"As you can see," the first CIA op put in, "we have everything well in hand."

"Isn't that all nice and tidy?" Jim asked nastily. "Brackett abducts her and you bring her back all within, what, twelve, fourteen hours? Just what did you find to do with her in that amount of time?"

"Detective Ellison," the second CIA op gritted frostily, "these accusations are unbased and it could be very dangerous if you continued to make them."

"Men in Black," Blair said with disgust. "Jim, do we have to be here any longer?"

The clear plea for release from the godawfulness of the last couple of hours wrought a change in Jim Ellison. Suddenly he didn't want to be there any more than Blair did. "Nah, Chief. We have the case wound up. Oh, the Fibs are in the basement. As Hendricks isn't making a break for it, I guess he's one of yours. Enjoy yourselves, gentlemen. We'll leave the litter to you."

Jim ushered Blair out of the foyer without a backwards glance, and the two drove to the police department rapt in silence. After Jim parked the truck, he joined Blair at the elevator and they took the ride up still silent. But Jim's arm was wound around Blair's neck again, and each knew he was not alone.


Epilogue

Simon was waiting impatiently. He couldn't have phoned the information to his best team; it was far too highly restricted and in fact, Simon feared his own office had been bugged. When he saw the Sentinel and Guide step off the lift, he made for them instantly.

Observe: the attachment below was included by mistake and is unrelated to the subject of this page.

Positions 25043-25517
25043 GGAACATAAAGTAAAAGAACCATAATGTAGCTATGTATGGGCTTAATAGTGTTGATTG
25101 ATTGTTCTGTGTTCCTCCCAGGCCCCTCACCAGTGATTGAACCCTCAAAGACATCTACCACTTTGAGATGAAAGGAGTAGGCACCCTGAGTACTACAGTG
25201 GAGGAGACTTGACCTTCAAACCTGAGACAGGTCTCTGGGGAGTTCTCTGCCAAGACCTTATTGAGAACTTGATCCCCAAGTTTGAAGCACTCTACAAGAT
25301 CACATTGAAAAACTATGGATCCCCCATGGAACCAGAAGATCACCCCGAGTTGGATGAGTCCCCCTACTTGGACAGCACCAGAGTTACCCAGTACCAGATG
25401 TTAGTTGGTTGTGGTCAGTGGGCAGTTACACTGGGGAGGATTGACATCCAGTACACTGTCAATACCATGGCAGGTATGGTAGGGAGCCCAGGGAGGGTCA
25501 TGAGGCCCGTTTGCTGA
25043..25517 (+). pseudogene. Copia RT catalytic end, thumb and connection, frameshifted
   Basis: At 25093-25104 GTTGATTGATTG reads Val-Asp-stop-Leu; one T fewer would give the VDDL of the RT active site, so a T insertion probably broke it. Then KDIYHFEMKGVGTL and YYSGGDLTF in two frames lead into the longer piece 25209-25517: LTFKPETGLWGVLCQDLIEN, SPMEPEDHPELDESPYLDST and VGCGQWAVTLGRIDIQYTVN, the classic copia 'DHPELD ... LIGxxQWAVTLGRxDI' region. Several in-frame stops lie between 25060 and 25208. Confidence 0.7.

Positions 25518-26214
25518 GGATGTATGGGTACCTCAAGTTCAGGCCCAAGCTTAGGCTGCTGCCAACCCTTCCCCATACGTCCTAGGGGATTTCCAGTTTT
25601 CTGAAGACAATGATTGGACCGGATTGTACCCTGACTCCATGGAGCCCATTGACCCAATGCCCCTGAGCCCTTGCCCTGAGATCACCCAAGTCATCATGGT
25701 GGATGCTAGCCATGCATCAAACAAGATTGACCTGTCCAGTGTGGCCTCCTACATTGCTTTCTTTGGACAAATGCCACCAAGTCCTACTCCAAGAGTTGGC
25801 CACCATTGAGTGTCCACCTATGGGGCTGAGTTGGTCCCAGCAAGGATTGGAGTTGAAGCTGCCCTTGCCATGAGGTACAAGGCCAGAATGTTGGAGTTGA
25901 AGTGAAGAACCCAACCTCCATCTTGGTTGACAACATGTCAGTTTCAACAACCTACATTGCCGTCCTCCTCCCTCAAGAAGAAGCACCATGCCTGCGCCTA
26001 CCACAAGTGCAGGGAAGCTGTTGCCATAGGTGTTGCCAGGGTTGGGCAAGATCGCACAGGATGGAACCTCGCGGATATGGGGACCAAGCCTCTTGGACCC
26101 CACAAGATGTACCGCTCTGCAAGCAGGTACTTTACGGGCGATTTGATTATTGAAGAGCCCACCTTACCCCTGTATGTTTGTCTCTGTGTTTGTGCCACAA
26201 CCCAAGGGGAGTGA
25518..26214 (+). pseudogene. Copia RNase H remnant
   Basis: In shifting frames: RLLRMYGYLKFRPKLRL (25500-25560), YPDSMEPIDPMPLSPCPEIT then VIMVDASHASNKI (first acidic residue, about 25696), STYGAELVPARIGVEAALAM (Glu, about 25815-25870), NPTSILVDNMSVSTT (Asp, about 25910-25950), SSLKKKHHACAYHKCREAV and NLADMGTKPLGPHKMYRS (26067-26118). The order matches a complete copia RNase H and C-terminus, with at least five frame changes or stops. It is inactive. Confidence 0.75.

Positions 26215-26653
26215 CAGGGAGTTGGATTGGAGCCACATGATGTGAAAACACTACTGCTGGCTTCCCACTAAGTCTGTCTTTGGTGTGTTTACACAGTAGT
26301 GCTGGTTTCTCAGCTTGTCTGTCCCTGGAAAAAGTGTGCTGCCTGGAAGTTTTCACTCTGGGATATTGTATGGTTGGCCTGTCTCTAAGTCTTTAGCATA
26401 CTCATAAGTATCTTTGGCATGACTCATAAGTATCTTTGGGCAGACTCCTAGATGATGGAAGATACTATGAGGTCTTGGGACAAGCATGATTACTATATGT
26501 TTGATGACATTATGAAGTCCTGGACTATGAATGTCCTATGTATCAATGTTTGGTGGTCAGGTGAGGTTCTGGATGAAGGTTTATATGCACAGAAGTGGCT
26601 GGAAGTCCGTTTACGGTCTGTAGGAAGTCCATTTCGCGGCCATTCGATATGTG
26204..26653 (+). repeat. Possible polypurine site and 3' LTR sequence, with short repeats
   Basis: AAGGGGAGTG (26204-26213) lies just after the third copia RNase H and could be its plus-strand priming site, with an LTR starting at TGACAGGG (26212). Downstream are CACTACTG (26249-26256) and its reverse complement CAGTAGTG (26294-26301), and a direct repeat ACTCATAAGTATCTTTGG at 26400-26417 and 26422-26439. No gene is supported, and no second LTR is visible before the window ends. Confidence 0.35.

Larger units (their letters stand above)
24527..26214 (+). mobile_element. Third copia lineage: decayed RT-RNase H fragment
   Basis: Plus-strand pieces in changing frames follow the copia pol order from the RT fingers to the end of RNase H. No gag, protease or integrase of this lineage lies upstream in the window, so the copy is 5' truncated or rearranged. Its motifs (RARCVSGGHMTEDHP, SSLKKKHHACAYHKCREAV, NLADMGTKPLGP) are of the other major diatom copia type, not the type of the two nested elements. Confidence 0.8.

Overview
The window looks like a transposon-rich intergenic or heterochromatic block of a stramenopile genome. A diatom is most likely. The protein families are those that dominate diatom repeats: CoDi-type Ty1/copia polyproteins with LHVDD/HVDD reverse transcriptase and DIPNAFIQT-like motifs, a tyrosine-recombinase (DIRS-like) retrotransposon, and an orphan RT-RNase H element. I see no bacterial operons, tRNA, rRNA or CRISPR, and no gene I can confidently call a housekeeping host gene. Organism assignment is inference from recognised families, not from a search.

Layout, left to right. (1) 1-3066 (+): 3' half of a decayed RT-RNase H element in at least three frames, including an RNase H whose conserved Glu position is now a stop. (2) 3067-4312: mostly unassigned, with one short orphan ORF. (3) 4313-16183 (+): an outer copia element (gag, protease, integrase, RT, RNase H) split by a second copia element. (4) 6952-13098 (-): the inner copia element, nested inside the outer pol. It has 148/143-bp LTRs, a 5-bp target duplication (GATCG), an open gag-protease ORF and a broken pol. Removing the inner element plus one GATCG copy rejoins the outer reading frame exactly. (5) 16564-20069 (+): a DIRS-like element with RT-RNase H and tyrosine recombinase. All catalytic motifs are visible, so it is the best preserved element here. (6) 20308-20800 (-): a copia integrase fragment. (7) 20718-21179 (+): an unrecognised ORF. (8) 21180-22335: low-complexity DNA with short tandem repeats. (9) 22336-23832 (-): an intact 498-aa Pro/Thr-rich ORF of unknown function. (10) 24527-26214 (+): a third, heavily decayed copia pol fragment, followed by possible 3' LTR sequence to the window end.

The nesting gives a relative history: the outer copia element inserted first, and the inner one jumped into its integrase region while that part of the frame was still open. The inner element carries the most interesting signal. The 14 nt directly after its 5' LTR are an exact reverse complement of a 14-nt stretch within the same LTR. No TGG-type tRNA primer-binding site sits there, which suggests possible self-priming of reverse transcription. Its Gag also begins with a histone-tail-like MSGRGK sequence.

"Down to the showers," the police captain ordered abruptly.

Jim and Blair exchanged startled glances, and got back on the elevator.

When in the shower area, Simon waited for all other officers to clear out, and then turned on the water. White noise. As free from detection as they were likely to get in the PD.

"Give, Simon!" Jim demanded.

Blair stared fixedly, quiet for once.

"I heard from Jack Kelso," Simon reported.

"And?" Jim was impatient.

Simon glared back. "There's rumours in certain places of a deal cut with Lee Brackett."

"Yeah, Simon, we kinda figured that," Blair said tiredly.

"There's more, isn't there?" Jim announced.